The alternative development paradigm

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By Orlan R. Ravanera

Kim's Dream

Wednesday, May 7, 2014

FOR the first time in its history, the United Nations has declared a year (2012) as International Year of the Cooperatives (IYC) because, as pronounced by the UN’s theme, “Cooperatives build a better world.”The one billion members of cooperatives worldwide celebrated the year with “fire in their hearts and wings on their feet,” that created a spectacular explosion of the cooperative spirit that shines through like a beacon of light amidst the darkness of poverty.

And why not? Don’t you know that in the world of cooperativism, the sun does set? Yes, while it sets in one country whose people give high adherence to the time-honored and universally accepted cooperative principles, the sun rises in another country whose inhabitants follow the same values and principles. Proof of this is the more than 100 million jobs generated by the cooperatives globally, which is 20 percent than what corporations have generated. But cooperatives are more than financial and their leaders are not just transactional; they are in fact transformative for people, planet, prosperity and peace. They are called “builders of sustainability.”

That being, the International Cooperative Alliance (ICA) has not only declared a year but a decade, declaring 2011 to 2020 as a Cooperative Decade. The ICA has crafted a blueprint for the global cooperative movement to address “the growing social unrest, increasing depletion of natural resources, economic stagnation, inequities and the insecurities faced by the future generations in terms of job, essential social services and even just meeting their basic need.”


Time is running out. Cooperativism must now be pursued to effect the much needed global major shift in development paradigm. It is scientifically predicted that in the absence of a major change, the world system, be economic or ecological, will collapse in less than one hundred years.

Indeed, there are glaring realities in the unsustainability in the ecology because of global warming, rising of the seas, melting of the iceberg (which is one thousand hectares per day), destruction of the ecosystems and massive loss of species. This is not alien to us Filipinos having experienced the yearly occurrences of ecological disasters which are becoming the new normal that have already claimed tens of thousands of our people’s lives, the Philippines being the third in the world that is hardest hit by climate change.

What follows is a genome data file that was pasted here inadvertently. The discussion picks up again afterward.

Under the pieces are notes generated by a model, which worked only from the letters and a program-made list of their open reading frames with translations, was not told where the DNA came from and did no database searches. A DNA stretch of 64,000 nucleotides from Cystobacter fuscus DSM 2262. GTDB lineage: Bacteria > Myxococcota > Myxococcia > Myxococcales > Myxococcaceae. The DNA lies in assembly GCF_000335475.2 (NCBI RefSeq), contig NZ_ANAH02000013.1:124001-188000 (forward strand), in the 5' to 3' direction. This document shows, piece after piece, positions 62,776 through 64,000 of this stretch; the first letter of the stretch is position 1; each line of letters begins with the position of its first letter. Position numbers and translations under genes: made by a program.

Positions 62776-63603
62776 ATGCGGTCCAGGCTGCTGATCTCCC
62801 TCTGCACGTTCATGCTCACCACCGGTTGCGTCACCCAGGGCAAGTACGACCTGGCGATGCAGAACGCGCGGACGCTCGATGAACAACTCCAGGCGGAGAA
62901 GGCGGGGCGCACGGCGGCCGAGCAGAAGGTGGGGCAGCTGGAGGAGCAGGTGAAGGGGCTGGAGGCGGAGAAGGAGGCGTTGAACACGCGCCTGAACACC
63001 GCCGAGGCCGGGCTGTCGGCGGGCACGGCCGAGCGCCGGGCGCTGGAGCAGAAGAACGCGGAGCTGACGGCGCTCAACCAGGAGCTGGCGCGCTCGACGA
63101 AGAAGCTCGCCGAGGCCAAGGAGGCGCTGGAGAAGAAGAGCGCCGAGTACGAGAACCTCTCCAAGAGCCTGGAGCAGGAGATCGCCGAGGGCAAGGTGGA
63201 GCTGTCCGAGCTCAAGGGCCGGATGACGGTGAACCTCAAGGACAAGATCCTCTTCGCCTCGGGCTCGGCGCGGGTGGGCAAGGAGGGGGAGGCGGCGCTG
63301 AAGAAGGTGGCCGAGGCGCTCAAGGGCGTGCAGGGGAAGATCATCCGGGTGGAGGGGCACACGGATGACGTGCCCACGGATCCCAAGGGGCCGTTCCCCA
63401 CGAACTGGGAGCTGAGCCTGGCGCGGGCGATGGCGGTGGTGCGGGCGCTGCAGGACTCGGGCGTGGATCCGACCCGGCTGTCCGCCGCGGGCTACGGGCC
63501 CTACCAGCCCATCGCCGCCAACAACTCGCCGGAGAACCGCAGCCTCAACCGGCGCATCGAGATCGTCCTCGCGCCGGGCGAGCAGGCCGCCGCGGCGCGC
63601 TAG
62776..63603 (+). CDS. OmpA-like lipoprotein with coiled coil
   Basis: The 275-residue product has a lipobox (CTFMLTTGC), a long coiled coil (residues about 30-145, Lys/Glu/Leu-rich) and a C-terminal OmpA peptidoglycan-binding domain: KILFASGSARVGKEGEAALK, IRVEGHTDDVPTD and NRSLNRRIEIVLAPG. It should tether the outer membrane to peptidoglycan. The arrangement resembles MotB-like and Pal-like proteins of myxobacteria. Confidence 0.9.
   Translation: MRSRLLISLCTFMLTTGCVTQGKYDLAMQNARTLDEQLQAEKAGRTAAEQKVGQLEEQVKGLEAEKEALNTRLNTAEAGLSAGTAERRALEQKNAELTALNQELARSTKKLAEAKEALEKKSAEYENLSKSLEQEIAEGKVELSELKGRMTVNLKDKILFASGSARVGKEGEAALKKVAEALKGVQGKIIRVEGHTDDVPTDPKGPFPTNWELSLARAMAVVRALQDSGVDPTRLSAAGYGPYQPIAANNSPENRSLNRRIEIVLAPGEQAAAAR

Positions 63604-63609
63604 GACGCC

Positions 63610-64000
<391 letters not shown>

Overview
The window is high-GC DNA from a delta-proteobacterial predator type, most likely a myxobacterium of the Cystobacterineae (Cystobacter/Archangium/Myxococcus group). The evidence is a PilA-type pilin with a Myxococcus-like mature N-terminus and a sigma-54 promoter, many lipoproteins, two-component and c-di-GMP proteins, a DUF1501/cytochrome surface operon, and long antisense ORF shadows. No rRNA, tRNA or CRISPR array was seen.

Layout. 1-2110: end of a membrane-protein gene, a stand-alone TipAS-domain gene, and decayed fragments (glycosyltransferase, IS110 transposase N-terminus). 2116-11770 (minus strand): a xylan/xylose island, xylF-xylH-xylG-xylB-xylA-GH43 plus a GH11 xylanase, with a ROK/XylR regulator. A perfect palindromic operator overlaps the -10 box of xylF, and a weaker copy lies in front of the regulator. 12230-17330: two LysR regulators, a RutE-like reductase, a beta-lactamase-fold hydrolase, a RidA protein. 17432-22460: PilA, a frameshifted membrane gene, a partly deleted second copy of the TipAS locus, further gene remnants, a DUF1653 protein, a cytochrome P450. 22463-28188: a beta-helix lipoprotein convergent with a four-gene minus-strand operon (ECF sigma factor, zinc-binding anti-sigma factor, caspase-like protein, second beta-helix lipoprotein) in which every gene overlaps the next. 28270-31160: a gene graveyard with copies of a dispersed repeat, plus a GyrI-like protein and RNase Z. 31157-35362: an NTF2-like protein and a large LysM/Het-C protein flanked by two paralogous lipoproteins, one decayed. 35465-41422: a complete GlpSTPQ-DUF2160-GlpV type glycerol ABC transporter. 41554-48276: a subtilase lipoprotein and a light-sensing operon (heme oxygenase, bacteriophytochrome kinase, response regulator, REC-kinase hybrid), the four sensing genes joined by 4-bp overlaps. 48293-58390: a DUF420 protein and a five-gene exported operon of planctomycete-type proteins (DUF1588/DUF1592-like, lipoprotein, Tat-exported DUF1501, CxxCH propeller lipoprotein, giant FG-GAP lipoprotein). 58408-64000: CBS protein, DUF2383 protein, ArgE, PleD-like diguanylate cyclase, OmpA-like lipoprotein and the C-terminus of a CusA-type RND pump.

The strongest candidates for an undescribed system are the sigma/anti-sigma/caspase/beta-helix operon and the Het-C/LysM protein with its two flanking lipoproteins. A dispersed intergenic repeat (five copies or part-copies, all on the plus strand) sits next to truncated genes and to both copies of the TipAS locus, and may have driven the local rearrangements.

Glaring also is unsustainability in the economy where unbridled consumerism and materialism is the order of the day; where there is over-eating and obesity in the North while billions are hungry in the South; and where one percent of the world’s population is in control of the 99 percent of the earth’s resources.

The call now is for inclusive growth. This can only be done when we debunk the wrong interpretation of Darwin’s Theory of natural selection that life is a struggle where the fittest survives. By fittest does not mean the strongest and the most aggressive. That interpretation has given way to the makings of a few Henry Sys, Gokongweis, Lucio Tans and what have you. By fittest, the correct interpretation, should really be most cooperative, most caring, most adaptive and most service-oriented.

This contemporaneous correct interpretation has given way to the development of cooperatives where service, not profit, is the language; where money is used NOT to make more money but to enhance the wellbeing of the members. In fact, the DNA of the cooperatives speaks well of inclusive growth. These are: (a) members-owned (b) value-based and (c) sustainability. In cooperativism, there is no such thing as “moderating one’s greed.” The cooperative members and leaders give high adherence to democratic control, participation, service, cooperation, industry, equity, social justice, community-concern, among others.

Yes, cooperatives banner the correct model and the much needed shift, from the individualized pursuit of wealth and self-aggrandizement to collective efforts (in solidarity). Even in the prayer that Christ taught us shows that collective spirit when He used the word “Our Father.”

Yes, not My but Our. When we stand as one, when we cease to live not for ourselves but for others as what the cooperatives’ raizon d’ etre is, then and only then shall we realize that King Solomon was correct after all when he said that wealth and titles are “meaningless, meaningless, utterly meaningless,” for what is important are the principles that we live by and a life well-lived for others.

Published in the Sun.Star Cagayan de Oro newspaper on May 07, 2014.


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